If the technology goes well, and to quote Verizon "all the kinks are ironed out," the company will open E911 call infrastructure in all of its service areas to VoIP providers.
At first, I was a bit surprised by Verizon's choice of NYC as its E911 open-access test bed. I mean, that's the biggest, baddest market out there. Ever been in Manhattan longer than five consecutive minutes without hearing an E911-summoned siren go off?
Reason One: Then, I thought, well, since Verizon is based in Manhattan, maybe they want a test bed close enough for them to roll out of their own beds to test every morning. And, with a robust enough service load.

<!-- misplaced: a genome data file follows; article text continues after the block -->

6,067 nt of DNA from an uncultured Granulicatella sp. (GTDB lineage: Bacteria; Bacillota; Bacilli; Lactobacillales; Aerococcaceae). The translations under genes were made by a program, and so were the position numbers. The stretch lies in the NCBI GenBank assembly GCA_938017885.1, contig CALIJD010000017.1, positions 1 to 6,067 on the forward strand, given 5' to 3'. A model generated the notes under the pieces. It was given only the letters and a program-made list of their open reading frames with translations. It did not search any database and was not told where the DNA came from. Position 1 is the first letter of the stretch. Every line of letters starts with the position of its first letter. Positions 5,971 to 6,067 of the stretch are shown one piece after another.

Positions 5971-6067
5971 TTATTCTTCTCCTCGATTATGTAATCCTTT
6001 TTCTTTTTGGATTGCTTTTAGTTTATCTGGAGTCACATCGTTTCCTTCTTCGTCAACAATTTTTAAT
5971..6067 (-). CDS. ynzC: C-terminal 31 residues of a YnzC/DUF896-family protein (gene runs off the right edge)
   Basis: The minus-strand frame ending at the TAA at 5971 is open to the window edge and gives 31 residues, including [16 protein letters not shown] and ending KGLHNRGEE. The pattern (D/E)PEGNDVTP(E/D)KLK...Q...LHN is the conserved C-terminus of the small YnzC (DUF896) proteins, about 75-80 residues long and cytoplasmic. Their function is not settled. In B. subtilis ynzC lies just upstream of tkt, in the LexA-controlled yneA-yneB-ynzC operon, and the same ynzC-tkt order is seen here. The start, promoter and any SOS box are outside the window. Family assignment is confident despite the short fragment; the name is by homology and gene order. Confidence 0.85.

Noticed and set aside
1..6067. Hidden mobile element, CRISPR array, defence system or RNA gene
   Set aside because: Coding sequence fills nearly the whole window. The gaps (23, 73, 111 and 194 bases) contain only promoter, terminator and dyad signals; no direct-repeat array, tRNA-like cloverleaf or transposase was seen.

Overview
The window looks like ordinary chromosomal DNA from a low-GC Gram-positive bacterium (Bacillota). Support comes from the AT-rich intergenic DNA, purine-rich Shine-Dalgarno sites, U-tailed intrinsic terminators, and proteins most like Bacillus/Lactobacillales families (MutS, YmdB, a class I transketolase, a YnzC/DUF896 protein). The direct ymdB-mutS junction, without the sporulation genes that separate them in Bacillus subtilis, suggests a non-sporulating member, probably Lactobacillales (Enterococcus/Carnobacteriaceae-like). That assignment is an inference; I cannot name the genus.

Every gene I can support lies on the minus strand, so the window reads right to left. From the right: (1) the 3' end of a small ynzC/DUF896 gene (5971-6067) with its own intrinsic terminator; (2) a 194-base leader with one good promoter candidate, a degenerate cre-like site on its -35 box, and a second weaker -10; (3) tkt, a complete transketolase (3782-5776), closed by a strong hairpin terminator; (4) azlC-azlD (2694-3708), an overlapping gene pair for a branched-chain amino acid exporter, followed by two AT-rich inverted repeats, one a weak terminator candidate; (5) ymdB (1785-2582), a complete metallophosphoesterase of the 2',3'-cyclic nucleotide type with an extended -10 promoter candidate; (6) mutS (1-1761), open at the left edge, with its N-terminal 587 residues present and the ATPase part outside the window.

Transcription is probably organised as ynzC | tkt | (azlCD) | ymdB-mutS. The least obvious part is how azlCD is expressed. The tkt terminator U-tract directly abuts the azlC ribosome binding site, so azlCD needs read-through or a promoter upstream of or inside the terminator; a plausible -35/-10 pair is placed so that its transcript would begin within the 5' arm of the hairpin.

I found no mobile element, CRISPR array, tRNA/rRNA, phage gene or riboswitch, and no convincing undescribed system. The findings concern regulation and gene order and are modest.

If Verizon can get open E911 right in New York - well, start spreading the news. If open E911 can make it here, it can make it anywhere. "New York, New York."
Reason Two: Some of this move has something to do with another city, some 220 miles to the south-southwest. Show you are eager to open your E911 to Vonage and other VoIP players, and maybe Congress or the FCC will decide that regulation to make you do that isn't necessary.